Commenced in January 2007
Frequency: Monthly
Edition: International
Paper Count: 9

shear stress Related Abstracts

9 The Mechanical Behavior of a Chemically Stabilized Soil

Authors: I Lamri, L Arabet, M. Hidjeb


The direct shear test was used to determine the shear strength parameters C and Ø of a series of samples with different cement content. Samples stabilized with a certain percentage of cement showed a substantial gain in compressive strength and a significant increase in shear strength parameters. C and Ø. The laboratory equipment used in UCS tests consisted of a conventional 102mm diameter sample triaxial loading machine. Beyond 4% cement content a very important increase in shear strength was observed. It can be deduced from a comparative study of shear strength of soil samples with 4%, 7%, and 10% cement with sample containing 2 %, that the sample with a 4% cement content showed 90% increase in shear strength while those with 7% and 10% showed an increase of around 13 and 21 fold.

Keywords: cement, Cohesion, angle of internal friction, compression strength, shear stress

Procedia PDF Downloads 337
8 Experimental Investigation of Interfacial Bond Strength of Concrete Layers

Authors: Rajkamal Kumar, Sudhir Mishra


The connections between various elements of concrete structures play a vital role in determining the durability of structures. These connections produce discontinuities and to ensure the monolithic behavior of structures, these connections should be carefully designed. The connections between concrete layers may occur in various situations such as structure repairing and rehabilitation or construction of huge structures with cast-in-situ or pre-cast elements, etc. Bond strength at the interface of these concrete layers should be able to prevent the progressive slip from taking place and it should also ensure satisfactory performance of the structure. Different approaches to enhance the bond strength at interface have been a major area of research. Nowadays, micro-concrete is getting popular as a repair material. Under this ambit, this paper aims to present the experimental results of connections between concrete layers of different age with artificial indentation at interface with two types of repair material: Concrete with same parent concrete composition and ready-mix mortar (micro-concrete), artificial indentations (grooves and holes) were made on the old layer of concrete to increase the bond strength. Curing plays an important role in determining the bond strength. Optimum duration for curing have also been discussed for each type of repair material. Different types of failure patterns have also been mentioned.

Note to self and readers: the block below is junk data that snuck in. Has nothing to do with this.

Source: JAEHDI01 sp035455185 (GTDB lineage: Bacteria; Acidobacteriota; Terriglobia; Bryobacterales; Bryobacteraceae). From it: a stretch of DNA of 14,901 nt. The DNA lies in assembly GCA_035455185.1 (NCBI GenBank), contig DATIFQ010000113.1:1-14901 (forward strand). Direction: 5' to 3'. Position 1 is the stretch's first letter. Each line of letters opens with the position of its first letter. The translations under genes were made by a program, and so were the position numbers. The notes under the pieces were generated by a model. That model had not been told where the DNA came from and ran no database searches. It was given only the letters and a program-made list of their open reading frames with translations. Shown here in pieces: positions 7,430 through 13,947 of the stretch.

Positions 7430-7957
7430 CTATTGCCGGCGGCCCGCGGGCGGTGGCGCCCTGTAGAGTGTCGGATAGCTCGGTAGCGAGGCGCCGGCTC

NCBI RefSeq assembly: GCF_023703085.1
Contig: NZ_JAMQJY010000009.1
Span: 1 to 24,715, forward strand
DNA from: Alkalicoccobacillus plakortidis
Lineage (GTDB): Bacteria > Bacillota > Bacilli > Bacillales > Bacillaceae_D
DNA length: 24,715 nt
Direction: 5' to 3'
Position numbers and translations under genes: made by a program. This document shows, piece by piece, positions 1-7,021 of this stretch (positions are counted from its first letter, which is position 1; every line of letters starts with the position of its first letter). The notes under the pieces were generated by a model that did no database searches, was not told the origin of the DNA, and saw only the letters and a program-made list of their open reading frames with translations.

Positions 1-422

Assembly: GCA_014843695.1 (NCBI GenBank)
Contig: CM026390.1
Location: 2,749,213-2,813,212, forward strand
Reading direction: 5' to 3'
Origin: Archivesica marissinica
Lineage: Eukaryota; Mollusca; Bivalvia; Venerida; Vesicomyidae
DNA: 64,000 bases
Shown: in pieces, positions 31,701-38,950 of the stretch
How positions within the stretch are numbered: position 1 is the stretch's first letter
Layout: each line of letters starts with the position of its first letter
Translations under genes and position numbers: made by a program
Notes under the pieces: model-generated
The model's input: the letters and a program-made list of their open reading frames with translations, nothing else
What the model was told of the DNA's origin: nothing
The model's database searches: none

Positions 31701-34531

Keywords: Adhesion, Cohesion, compressive stress, shear stress, micro-concrete, slant shear test

Procedia PDF Downloads 203
7 Mechanical Environment of the Aortic Valve and Mechanobiology

Authors: Rania Abdulkareem Aboubakr Mahdaly Ammar


The aortic valve (AV) is a complex mechanical environment that includes flexure, tension, pressure and shear stress forces to blood flow during cardiac cycle. This mechanical environment regulates AV tissue structure by constantly renewing and remodeling the phenotype. In vitro, ex vivo and in vivo studies have explained that pathological states such as hypertension and congenital defects like bicuspid AV ( BAV ) can potentially alter the AV’s mechanical environment, triggering a cascade of remodeling, inflammation and calcification activities in AV tissue. Changes in mechanical environments are first sent by the endothelium that induces changes in the extracellular matrix, and triggers cell differentiation and activation. However, the molecular mechanism of this process is not very well understood. Understanding these mechanisms is critical for the development of effective medical based therapies. Recently, there have been some interesting studies on characterizing the hemodynamics associated with AV, especially in pathologies like BAV, using different experimental and numerical methods. Here, we review the current knowledge of the local AV mechanical environment and its effect on valve biology, focusing on in vitro and ex vivo approaches.

Keywords: shear stress, aortic valve mechanobiology, bicuspid calcification, pressure stretch

Procedia PDF Downloads 230
6 Innovative Pump Design Using the Concept of Viscous Fluid Sinusoidal Excitation

Authors: Ahmed H. Elkholy


The concept of applying a prescribed oscillation to viscous fluids to aid or increase flow is used to produce a maintenance free pump. Application of this technique to fluids presents unique problems such as physical separation; control of heat and mass transfer in certain industrial applications; and improvement of some fluid process methods. The problem as stated is to obtain the velocity distribution, wall shear stress and energy expended when a pipe containing a stagnant viscous fluid is externally excited by a sinusoidal pulse, one end of the pipe being pinned. On the other hand, the effect of different parameters on the results are presented. Such parameters include fluid viscosity, frequency of oscillations and pipe geometry. It was found that the flow velocity through the pump is maximum at the pipe wall, and it decreases rapidly towards the pipe centerline. The frequency of oscillation should be above a certain value in order to obtain meaningful flow velocity. The amount of energy absorbed in the system is mainly due to pipe wall strain energy, while the fluid pressure and kinetic energies are comparatively small.